BOYS DO CRY - Gus Worland, founder and director at Gotcha4Life

By AdNews | 29 November 2021
Gus Worland.

A new series by AdNews shines a light on toxic masculinity and encourages Australians to support themselves and their mates. Featuring industry leaders sharing personal experiences with the tagline -- When the going gets tough, get talking.

It celebrates the BOYS DO CRY campaign, which launched with a transformed version of The Cure’s iconic song, Boys Don’t Cry. The campaign is the brainchild of independent advertising agency The Hallway, produced in partnership with The University of Melbourne’s Centre for Mental Health, Heiress Films, Good Oil’s Tom Campbell, Uncanny Valley, Initiative and powered by UnLtd – raising funds for mental fitness foundation Gotcha4Life.

First up is Gus Worland, founder and director at Gotcha4Life, Australia’s mental fitness charity, working to end suicide by delivering programs that create meaningful mateship, build emotional muscle, and strengthen social connection in local communities.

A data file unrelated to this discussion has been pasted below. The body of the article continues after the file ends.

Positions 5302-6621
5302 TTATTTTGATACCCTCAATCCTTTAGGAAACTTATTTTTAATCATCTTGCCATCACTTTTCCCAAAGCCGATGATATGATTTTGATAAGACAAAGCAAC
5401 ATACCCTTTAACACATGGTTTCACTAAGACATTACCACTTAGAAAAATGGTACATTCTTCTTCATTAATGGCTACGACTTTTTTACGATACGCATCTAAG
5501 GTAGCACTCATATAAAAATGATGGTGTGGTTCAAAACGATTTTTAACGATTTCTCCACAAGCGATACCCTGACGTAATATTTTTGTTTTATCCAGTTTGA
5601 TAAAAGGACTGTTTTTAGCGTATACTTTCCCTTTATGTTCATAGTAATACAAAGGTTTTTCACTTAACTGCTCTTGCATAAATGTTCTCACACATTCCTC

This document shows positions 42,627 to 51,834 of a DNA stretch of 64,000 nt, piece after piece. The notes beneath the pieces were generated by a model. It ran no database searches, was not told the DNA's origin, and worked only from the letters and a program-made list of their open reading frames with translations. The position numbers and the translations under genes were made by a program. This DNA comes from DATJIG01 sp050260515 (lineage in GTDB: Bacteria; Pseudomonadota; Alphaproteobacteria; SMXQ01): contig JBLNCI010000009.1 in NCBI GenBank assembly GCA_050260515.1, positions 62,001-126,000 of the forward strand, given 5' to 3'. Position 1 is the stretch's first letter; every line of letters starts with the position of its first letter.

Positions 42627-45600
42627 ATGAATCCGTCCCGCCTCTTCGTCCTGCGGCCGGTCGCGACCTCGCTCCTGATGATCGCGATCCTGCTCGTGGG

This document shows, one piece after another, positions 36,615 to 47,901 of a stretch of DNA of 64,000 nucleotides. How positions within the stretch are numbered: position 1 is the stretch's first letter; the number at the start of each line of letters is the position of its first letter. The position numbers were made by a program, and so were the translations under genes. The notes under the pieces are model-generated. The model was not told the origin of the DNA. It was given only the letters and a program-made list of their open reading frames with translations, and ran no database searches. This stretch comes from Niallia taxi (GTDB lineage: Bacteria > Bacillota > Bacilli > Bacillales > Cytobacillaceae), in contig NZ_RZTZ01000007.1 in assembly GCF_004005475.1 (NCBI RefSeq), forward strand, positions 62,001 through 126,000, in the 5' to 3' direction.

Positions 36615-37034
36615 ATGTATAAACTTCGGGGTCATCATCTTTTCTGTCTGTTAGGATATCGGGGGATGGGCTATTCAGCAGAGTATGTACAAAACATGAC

Gus Worland, Founder and Director of Gotcha4Life

Men generally want to deal with stuff themselves. “She'll be right mate, give it to me, I'll deal with it.” It's a difficult thing to unlearn that. But that's why we've got this problem. My goal is to get Aussie men more mentally fit and keep it as simple as possible.

When was the last time you cried?

This morning.

Tell us about your experience of traditional masculine stereotypes growing up.

I went to an all boys school, I had an older brother. My dad was old school in terms of never home, always at work. I grew up in a home that was traditional back in the '70s and '80s, where dad was the breadwinner and mum was the home maker. I grew up feeling that that was the way it's done.

What would you tell your 15 year old self about opening up and showing your emotions?

I always wore my heart on my sleeve, but even more so now I would tell 15 year old me that to be open, honest and vulnerable is ok. It sets you free and it also means that you surround yourself with likeminded people.

What do you want for the next generation?

To not worry alone. If they're not worrying alone, they're telling someone about how they truly feel.

What do we, as a society, need to do to challenge views that men should always put on a brave front?

I think we should have a subject in school called "mental fitness", I think we should make the conversation around mental health less of a big deal. Make it normal, if we continue to do the same thing over and over again, we will continue to get the same result.



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